17. Blimey - and I thought the OP was a pedant. I don't believe there is anywhere in the guidelines / rules which says that one must PROVE they signed the log book. Asking finders to take a photo of the official logbook showing their signature so they have proof is an ALR and if you are so bothered that someone might be able to take advantage of a muggle stealing the evidence of their *non-signature* then might I suggest that the onus is on YOU to check the logbook after EVERY online log is submitted.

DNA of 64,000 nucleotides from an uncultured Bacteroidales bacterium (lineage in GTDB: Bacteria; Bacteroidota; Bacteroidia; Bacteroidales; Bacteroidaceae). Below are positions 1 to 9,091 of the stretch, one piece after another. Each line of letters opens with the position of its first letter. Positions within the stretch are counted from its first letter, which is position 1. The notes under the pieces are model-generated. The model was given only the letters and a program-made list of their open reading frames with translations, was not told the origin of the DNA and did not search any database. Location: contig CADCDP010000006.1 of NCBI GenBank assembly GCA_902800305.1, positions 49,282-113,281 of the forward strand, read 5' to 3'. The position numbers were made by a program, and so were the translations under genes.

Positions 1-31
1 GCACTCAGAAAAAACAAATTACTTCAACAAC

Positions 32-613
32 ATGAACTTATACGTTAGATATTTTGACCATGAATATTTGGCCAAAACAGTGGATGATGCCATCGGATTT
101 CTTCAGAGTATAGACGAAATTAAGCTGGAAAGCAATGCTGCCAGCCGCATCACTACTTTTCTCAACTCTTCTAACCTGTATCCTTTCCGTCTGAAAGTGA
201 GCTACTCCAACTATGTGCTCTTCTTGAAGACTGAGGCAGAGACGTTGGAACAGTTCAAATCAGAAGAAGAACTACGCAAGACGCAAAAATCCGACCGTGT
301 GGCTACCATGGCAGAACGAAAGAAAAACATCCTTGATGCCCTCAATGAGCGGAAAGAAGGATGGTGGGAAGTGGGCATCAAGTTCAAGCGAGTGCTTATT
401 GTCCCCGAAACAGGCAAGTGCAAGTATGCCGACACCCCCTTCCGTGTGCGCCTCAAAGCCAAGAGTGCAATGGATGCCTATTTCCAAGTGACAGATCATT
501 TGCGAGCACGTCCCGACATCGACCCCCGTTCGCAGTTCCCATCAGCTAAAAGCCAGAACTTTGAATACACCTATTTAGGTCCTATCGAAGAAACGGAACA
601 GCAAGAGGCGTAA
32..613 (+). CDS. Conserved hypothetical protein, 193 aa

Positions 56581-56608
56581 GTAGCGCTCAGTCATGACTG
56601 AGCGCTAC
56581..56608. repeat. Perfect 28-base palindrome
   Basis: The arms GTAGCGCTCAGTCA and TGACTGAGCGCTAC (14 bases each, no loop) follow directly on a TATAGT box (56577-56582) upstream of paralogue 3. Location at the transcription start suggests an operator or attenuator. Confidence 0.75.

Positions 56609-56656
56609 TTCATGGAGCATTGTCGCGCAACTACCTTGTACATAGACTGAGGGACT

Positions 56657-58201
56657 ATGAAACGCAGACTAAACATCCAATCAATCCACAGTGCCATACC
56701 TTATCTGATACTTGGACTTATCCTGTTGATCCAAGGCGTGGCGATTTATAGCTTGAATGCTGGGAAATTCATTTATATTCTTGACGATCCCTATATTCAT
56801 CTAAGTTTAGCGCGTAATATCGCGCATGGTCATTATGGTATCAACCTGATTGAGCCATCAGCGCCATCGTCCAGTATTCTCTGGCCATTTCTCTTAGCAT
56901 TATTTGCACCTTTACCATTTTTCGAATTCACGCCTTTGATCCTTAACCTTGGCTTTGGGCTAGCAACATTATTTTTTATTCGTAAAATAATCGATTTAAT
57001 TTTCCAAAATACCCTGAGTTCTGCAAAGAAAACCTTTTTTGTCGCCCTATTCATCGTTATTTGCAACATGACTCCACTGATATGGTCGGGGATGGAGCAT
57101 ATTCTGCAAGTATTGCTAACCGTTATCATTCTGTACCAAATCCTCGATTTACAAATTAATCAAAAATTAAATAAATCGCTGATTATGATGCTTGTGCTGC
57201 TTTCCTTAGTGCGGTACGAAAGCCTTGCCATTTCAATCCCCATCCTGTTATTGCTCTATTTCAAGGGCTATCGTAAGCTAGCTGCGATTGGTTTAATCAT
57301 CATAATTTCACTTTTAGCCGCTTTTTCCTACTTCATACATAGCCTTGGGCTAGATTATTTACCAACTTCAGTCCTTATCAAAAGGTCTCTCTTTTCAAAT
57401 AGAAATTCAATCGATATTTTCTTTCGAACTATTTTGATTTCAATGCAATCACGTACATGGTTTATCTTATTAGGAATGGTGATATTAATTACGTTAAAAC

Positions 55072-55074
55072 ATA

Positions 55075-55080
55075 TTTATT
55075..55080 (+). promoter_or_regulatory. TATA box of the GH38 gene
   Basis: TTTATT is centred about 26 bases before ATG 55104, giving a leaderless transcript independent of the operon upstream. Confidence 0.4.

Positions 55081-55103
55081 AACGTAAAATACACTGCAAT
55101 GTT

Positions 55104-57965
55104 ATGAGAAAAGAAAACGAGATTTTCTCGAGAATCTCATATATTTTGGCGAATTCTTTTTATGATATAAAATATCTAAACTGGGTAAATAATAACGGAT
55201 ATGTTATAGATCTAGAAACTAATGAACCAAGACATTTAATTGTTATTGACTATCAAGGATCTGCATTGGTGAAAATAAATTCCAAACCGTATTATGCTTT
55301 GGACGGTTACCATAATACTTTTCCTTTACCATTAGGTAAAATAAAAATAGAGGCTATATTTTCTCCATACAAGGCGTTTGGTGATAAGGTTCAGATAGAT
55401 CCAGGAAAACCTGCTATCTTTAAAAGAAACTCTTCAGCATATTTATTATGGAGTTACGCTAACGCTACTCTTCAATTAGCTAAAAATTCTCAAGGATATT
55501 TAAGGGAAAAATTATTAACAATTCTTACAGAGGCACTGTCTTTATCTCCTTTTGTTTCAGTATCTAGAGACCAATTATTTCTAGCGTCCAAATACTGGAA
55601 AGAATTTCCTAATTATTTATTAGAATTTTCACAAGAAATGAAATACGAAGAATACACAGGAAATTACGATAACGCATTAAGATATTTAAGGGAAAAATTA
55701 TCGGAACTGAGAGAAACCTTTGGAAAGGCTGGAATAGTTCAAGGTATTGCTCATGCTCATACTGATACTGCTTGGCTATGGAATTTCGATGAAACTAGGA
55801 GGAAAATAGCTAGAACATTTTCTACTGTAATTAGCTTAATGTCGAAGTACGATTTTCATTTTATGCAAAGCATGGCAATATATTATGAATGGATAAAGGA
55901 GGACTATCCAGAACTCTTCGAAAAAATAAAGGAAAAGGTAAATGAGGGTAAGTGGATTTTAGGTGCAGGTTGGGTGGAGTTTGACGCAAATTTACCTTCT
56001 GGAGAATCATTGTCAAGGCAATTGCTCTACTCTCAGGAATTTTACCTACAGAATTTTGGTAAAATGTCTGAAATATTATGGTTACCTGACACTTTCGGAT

18. Per your original statement, this was part of the original instructions. I'm not saying your a bad person, or that you would even carry through on such a threat, but it's likely this single sentence that got the attention of the EC Reviewer. Since Logging Requirements are backed up by documentation in the Guidelines and Help Center, such threats of deletion are pointless, and by no means improve the chances of people actually following your instructions. Apologies if this is a daft question - but are you saying that an Earthcache Owner is NOT allowed to deleted logs if they don't receive any answers to the logging tasks? I appreciate the guidelines don't specifically say that they can.. but they do say: People do not need to wait for permission to log your EarthCache. Requiring someone to wait is not supported by the EarthCache guidelines. People should send their logging task answers to you, then log your EarthCache. This suggests that there is an correct procedure - send answers first.. then log - which is exactly what the OP requested in his initial submission. The guidelines then go on to say: When you review their logging task answers, if there is a problem, you should contact them to resolve it. If there is no problem, then their log simply stands. Which is perfectly reasonable.. But what if there is a problem? I would say not receiving any answers at all IS a problem - and as a ECO I wouldn't expect to have to send more than one reminder before deleting - in reality I usually send two, but them my EC is not visited very often so I am not having to keep track of who has / hasn't sent any answers. Or is it simply a case of you are allowed to delete a log if no answers are received but you aren't allowed to say that on the cache page?